Changing your diet is rarely considered a primary treatment modality for most diseases, except diabetes, certain digestive disorders (such as celiac disease), and other specific health conditions. There is insufficient clinical research to suggest that dietary changes will cure psoriatic arthritis (PsA). But many people with psoriatic arthritis report that changes in diet improved their symptoms. Some research data supports these claims that eating and avoiding certain foods helps alleviate some PsA symptoms. So, what are the symptoms of psoriatic arthritis, and what type of eating plan is said to help improve this chronic (long-term) condition?
What Is Psoriatic Arthritis?
Psoriatic arthritis is a long-term (chronic) inflammatory disorder that attacks the skin and joints. The first symptoms of psoriatic arthritis (PsA) typically appear between ages 30 and 50, though it can occur at any age. Other facts about psoriatic arthritis include:
- Approximately 1 in 3 people with psoriasis develop psoriatic arthritis.
- Approximately 85% of those with PsA develop skin symptoms such as red, flaky patches (known as plaques) before they develop joint symptoms
- Although psoriatic arthritis is nearly 50% less likely to occur in Blacks than Caucasians, the condition has a worse psychological impact on Blacks than in Caucasians (according to a study in Clinical Rheumatology).
- Black people with psoriatic arthritis are less likely to use medication to relieve skin symptoms than Caucasian people. Still, in studies, only one in four people achieved significant relief of symptoms (including those who took medication).
Diets For Psoriatic Arthritis Symptom Relief
Three eating plans, including a low-calorie, anti-inflammatory, and gluten-free diet, have been shown to improve symptoms of psoriatic arthritis. There are several possible explanations for why these diets work for some people with PsA. For example, certain foods may worsen inflammation associated with psoriatic arthritis. Furthermore, taking charge of your diet and other aspects of your health (such as exercising regularly) is known to reduce inflammation associated with PsA, improve the immune system, and lower stress that often exacerbates (worsens) the symptoms of the disease.
Besides contributing to the development of psoriatic arthritis, obesity may increase flare-ups or make them worse. The body releases inflammatory substances, such as cytokines, from fat tissue, which increases inflammation associated with psoriatic arthritis. A 2015 study published by the British Journal of Dermatology concluded that eating low-calorie meals and exercising three times per week reduced the severity of psoriatic symptoms in 48% of those in the study. Here are some tips for reducing calories in your daily diet:
- Remove skin and trim fat from meat and poultry
- Bake or broil foods instead of frying or deep frying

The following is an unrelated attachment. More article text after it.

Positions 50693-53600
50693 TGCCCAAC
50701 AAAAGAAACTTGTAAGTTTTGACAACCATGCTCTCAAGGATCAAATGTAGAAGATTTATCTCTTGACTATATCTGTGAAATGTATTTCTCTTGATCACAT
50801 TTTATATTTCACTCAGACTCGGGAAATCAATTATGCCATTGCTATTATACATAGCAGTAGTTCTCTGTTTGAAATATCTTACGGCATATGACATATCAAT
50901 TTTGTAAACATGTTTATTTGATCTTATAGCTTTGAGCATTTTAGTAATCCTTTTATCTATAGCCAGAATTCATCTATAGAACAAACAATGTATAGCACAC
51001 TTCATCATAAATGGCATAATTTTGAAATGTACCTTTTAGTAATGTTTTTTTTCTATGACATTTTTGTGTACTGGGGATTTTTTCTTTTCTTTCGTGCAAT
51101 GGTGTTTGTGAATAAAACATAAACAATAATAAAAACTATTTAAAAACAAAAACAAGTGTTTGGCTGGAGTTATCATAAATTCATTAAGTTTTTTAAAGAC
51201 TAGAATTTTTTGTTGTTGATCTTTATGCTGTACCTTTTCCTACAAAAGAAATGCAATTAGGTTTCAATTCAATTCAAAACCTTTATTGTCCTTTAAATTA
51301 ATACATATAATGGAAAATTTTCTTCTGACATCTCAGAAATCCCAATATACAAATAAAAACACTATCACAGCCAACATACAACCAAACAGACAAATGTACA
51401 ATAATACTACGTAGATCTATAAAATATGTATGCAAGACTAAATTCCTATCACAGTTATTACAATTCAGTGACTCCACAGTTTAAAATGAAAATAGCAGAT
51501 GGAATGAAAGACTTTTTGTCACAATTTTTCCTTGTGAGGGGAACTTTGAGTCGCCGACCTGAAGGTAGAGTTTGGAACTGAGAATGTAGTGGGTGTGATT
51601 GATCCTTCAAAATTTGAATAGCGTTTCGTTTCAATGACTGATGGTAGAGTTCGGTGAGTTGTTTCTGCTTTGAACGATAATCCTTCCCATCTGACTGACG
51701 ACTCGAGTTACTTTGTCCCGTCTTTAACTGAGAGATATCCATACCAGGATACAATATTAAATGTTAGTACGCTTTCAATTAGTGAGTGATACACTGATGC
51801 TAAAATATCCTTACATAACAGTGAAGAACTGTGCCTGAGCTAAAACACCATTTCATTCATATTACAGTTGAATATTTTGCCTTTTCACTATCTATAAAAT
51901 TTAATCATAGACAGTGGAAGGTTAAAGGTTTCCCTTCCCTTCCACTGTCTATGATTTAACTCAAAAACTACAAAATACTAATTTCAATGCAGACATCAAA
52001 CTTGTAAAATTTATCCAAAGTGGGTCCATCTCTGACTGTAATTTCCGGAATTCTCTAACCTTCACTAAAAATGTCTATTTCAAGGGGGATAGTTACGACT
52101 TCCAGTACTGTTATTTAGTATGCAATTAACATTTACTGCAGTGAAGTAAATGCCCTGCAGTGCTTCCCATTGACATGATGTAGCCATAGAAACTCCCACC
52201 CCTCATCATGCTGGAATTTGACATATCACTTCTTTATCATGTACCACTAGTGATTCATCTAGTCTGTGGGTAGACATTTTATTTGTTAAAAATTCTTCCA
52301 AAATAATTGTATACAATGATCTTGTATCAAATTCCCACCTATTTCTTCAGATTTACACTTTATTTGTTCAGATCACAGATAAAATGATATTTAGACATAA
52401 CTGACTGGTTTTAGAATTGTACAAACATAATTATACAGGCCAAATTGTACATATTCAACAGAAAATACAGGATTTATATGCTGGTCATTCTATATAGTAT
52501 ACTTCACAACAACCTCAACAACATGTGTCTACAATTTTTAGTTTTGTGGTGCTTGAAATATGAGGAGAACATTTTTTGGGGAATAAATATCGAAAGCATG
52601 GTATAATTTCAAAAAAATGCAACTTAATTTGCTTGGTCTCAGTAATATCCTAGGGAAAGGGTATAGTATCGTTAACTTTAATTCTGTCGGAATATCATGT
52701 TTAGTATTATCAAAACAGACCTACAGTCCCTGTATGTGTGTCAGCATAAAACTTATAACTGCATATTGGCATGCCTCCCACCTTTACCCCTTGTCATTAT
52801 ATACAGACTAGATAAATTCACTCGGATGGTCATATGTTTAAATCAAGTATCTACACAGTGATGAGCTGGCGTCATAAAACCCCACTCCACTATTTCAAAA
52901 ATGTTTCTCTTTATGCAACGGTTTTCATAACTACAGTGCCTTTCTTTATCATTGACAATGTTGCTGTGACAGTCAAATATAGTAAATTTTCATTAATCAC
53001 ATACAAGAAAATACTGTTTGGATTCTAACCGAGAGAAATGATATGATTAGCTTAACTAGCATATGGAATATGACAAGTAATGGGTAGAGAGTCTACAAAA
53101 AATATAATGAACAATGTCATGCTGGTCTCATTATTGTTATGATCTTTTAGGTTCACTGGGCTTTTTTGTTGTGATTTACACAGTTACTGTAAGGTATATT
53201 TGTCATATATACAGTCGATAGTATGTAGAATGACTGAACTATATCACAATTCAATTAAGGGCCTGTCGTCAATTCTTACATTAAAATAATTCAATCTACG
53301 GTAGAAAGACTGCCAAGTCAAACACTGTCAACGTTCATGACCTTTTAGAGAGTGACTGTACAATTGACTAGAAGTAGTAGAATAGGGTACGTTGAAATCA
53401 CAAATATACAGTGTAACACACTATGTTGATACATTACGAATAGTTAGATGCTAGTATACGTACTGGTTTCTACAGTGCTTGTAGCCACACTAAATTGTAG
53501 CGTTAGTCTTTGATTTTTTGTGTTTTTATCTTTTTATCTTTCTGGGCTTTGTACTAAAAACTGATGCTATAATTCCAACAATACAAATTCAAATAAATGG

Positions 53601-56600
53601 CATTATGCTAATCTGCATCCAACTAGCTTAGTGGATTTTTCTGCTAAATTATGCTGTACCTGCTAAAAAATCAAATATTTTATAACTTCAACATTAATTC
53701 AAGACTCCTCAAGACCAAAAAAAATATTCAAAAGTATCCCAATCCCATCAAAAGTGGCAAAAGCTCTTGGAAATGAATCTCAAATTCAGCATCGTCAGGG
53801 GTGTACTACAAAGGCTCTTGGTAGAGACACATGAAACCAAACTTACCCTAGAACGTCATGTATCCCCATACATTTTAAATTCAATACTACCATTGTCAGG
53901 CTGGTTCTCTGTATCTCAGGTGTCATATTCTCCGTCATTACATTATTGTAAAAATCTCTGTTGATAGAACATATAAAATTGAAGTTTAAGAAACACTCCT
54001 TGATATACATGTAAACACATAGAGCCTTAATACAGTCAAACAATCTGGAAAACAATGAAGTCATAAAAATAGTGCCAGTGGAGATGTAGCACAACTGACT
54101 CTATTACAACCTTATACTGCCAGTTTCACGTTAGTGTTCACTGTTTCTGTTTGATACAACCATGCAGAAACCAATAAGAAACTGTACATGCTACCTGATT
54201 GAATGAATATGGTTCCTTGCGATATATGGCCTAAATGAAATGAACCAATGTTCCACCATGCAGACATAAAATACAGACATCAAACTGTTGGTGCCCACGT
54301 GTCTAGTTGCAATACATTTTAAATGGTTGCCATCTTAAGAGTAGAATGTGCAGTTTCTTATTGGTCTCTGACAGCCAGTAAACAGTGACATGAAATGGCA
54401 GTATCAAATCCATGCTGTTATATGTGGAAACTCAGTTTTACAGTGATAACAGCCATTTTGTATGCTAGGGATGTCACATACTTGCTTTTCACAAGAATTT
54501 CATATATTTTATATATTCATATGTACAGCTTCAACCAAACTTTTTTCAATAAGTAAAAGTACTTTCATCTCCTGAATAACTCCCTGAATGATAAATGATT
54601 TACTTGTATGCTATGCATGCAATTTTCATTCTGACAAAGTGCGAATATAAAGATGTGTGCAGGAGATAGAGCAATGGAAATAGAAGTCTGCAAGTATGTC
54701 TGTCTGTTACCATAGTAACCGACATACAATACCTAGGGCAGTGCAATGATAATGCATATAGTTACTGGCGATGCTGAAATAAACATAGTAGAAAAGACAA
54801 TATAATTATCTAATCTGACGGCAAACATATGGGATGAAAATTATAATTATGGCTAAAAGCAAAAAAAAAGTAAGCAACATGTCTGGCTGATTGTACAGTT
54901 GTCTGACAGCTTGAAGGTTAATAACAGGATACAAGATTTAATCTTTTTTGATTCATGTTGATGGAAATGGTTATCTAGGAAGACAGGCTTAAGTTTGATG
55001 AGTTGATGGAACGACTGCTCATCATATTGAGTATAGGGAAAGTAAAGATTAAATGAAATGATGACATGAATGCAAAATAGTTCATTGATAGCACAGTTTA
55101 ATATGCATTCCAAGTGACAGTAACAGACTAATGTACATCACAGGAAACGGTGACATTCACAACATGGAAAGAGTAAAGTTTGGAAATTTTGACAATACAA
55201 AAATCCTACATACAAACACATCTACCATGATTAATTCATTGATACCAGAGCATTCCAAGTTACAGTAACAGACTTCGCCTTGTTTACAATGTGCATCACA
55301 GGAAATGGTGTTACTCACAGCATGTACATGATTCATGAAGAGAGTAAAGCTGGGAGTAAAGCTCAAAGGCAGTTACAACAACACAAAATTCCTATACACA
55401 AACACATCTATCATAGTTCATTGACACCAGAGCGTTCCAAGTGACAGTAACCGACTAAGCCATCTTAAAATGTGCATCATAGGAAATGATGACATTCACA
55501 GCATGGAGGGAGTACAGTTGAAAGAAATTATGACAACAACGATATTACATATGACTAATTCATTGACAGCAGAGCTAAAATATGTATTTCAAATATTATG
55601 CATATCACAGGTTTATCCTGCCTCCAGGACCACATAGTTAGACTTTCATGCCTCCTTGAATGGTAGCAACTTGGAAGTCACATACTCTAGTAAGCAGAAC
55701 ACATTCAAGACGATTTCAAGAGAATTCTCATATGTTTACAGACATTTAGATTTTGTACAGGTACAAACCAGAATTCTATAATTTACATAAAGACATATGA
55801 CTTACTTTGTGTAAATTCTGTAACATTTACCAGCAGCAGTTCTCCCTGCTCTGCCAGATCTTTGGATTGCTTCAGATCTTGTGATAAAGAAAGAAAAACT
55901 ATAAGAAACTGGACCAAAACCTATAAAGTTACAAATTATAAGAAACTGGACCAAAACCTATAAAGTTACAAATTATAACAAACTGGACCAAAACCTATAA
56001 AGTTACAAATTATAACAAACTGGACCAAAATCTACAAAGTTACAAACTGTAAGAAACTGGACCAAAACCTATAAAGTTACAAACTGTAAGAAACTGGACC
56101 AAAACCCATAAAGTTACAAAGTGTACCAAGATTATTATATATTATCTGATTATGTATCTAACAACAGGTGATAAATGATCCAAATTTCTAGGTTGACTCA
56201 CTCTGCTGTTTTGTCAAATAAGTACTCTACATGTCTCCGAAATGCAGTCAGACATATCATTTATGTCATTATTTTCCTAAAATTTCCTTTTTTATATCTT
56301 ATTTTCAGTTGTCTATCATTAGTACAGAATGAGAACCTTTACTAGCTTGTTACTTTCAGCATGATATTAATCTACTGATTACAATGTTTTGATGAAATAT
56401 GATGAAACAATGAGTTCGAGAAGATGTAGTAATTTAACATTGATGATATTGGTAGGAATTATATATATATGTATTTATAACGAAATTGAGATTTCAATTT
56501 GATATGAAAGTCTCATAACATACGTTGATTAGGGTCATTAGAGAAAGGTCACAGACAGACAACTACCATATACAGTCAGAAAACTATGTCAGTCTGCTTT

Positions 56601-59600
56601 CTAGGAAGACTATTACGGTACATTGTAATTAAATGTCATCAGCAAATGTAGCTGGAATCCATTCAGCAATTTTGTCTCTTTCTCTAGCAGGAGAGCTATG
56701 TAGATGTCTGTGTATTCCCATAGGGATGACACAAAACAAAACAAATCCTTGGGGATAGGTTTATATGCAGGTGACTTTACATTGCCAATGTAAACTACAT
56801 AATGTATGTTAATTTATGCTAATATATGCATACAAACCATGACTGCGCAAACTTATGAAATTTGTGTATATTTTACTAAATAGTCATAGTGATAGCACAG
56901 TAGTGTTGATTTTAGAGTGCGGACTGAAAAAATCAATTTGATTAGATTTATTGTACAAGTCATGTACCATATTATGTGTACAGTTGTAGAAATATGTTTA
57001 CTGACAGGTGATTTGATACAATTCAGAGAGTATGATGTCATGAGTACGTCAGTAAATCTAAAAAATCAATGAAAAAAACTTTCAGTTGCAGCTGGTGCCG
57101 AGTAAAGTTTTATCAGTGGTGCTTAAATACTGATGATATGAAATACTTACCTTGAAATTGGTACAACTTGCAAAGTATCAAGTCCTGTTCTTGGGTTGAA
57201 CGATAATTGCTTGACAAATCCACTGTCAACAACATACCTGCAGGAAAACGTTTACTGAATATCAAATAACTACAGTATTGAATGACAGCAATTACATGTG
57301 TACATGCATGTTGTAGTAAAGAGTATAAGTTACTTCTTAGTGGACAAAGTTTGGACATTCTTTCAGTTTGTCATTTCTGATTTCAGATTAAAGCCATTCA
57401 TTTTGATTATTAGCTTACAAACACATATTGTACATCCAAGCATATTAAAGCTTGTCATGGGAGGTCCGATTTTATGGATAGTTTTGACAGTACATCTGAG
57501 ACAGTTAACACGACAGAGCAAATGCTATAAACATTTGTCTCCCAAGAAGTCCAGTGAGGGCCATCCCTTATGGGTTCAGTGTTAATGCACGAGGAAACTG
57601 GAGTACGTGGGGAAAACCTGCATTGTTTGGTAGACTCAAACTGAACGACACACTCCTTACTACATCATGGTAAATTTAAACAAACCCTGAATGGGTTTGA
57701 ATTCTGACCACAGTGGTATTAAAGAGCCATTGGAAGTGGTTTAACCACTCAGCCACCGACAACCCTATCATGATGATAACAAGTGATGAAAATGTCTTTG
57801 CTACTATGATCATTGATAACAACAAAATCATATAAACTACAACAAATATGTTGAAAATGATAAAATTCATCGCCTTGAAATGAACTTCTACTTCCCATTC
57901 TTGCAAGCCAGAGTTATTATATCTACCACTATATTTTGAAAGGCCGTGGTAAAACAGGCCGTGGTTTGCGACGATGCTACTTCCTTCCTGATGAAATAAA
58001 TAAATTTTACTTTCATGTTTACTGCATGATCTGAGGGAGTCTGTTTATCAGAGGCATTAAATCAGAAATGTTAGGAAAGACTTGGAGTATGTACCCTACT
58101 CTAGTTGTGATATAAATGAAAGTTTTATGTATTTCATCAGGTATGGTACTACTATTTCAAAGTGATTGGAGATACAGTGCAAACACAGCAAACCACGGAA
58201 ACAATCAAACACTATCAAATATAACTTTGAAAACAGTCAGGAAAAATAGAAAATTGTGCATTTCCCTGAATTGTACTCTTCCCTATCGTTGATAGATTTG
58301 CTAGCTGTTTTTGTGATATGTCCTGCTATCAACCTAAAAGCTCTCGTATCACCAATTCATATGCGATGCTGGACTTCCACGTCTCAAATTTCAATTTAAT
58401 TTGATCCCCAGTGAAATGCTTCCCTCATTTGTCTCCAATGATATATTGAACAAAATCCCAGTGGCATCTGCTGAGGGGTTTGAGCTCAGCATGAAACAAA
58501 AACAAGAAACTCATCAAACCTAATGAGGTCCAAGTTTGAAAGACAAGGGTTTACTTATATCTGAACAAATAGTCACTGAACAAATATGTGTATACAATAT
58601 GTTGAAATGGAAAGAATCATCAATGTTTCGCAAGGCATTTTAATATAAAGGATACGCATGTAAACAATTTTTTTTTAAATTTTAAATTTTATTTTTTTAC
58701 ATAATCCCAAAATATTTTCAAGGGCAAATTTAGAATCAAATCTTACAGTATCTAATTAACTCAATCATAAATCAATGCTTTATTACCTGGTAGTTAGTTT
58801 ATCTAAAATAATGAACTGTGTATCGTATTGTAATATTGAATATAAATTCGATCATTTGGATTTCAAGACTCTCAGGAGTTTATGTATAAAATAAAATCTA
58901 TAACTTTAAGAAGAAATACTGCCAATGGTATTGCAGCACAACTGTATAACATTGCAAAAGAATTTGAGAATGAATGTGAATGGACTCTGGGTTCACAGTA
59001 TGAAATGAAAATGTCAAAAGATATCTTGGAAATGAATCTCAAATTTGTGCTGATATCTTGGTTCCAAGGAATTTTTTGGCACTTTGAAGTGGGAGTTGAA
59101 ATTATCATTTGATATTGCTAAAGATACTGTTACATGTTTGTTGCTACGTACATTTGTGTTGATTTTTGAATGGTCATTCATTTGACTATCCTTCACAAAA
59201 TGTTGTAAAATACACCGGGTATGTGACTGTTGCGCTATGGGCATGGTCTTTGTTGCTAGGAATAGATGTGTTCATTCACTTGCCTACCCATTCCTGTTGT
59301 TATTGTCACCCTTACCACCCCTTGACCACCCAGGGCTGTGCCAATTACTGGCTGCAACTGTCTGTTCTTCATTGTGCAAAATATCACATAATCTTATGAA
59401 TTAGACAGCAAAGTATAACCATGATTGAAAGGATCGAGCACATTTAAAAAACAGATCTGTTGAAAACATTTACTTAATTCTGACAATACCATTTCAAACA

- Using fresh herbs can help replace some of the flavor lost by reducing grease and fat
- Exchange complex carbohydrates (sugars) found in white sugar, white flour, white pasta with whole grains, and other complex carbohydrates (such as whole wheat, brown rice, quinoa, and barley)
- Avoid sugary drinks and processed foods loaded with sugar and salt
- Use a healthy, low-calorie natural sweetener (such as stevia)
- Avoid chemically made sweeteners such as NutraSweet, aspartame, and other brands
- Eliminate saturated fats and trans fats (often found in processed and fast foods)
- Substitute saturated fats for healthy fats such as those from wild-caught salmon and avocados
- Fill your plate with 50% fresh fruits and vegetables and a quarter of the plate for a lean protein (such as baked chicken), and the remaining quarter for whole grains.
- Use a small amount of healthy oil that doesn’t break down when frying (such as avocado oil)
- Use homemade salad dressings (such as those made with virgin olive oil) in place of store-bought versions
- Avoid foods loaded with mayonnaise and other types of hidden fats (read labels)
Certain foods can cause inflammation, so avoiding them can help you manage psoriasis and psoriatic arthritis. The anti-inflammatory diet includes foods rich in antioxidants (such as berries and other bright-colored fruits and vegetables) and high in omega-3 fatty acids. Foods to avoid on the anti-inflammatory diet include processed sugary, high saturated fat (such as red meat), and foods high in omega 6 fatty acids (found in many cooking oils and processed foods).
Foods to Eat on the Anti-Inflammatory Diet
- Wild-caught fish with omega-3 fatty acids (such as salmon, mackerel, herring, lake trout, sardines, and albacore tuna)
- Low saturated fat protein sources (such as chicken with the skin removed or lean turkey)
- Bright colored fruits and vegetables with antioxidants to help lower inflammation
- Bright green leafy vegetables (such as kale and spinach)
- Foods that are high in antioxidants (such as fresh berries and cherries)
- Whole grains (including ancient grains such as farro, millet, and quinoa, as well as cheaper varieties that have nutritional value like oats, brown rice, and whole wheat)
- Beans and legumes (such as garbanzo beans, lentils, navy beans, cannellini beans, and other beans (low in fat, high in fiber and B vitamins, serve as a suitable replacement for reducing fatty meat such as beef)
- Nuts (walnuts, pecans, pepitas, Brazil nuts, and more)